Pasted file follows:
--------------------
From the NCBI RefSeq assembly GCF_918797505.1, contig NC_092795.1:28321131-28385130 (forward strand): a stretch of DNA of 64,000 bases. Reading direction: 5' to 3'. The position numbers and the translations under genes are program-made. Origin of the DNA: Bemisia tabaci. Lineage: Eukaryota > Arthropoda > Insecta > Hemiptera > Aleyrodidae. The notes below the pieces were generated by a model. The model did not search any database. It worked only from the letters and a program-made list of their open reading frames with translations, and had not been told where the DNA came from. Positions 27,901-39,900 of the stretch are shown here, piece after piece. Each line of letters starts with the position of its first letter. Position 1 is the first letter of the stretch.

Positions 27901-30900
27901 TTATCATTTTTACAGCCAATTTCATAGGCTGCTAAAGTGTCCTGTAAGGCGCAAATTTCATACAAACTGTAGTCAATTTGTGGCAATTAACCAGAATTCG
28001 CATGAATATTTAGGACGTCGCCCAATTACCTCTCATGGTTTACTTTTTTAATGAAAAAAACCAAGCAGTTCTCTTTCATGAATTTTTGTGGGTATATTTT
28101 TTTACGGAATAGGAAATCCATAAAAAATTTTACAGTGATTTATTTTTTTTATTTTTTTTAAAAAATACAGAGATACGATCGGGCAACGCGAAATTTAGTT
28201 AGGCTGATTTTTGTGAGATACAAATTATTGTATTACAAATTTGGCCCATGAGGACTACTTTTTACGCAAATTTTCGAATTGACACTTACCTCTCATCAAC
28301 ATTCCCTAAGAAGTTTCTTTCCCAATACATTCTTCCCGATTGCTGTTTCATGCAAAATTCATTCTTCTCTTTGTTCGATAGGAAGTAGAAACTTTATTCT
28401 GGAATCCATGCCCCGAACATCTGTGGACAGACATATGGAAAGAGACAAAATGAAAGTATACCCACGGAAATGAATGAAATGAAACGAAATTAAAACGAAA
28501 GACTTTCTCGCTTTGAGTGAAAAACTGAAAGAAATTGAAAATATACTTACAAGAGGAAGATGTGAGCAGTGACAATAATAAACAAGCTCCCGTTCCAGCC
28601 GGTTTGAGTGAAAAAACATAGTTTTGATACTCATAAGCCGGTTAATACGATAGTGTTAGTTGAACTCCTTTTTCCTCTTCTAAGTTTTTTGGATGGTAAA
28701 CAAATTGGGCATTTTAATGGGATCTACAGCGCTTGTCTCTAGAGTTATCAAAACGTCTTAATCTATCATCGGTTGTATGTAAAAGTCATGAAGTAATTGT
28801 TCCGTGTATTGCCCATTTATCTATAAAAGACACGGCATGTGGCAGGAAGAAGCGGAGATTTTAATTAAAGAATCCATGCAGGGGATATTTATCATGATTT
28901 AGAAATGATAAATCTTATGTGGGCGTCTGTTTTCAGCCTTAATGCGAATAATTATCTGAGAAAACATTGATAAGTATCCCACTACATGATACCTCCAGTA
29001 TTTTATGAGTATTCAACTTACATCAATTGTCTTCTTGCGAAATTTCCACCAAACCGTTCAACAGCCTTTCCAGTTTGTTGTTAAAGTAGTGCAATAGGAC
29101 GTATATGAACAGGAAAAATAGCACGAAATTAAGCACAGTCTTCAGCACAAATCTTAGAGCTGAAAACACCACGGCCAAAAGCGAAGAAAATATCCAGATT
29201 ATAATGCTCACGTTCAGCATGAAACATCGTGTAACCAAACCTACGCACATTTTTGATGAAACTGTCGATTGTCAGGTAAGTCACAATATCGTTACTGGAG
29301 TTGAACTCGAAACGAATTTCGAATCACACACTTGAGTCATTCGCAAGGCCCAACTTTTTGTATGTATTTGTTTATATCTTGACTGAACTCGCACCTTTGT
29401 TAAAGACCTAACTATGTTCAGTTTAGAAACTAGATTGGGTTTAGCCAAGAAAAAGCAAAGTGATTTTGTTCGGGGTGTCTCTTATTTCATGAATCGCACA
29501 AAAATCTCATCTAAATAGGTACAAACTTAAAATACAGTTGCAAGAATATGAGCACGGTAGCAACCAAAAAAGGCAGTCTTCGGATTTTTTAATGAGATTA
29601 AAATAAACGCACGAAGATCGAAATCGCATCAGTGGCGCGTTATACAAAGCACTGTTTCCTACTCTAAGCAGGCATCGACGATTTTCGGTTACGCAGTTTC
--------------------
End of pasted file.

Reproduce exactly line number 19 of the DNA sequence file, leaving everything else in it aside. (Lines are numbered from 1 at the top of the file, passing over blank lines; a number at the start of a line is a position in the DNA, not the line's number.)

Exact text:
29501 AAAATCTCATCTAAATAGGTACAAACTTAAAATACAGTTGCAAGAATATGAGCACGGTAGCAACCAAAAAAGGCAGTCTTCGGATTTTTTAATGAGATTA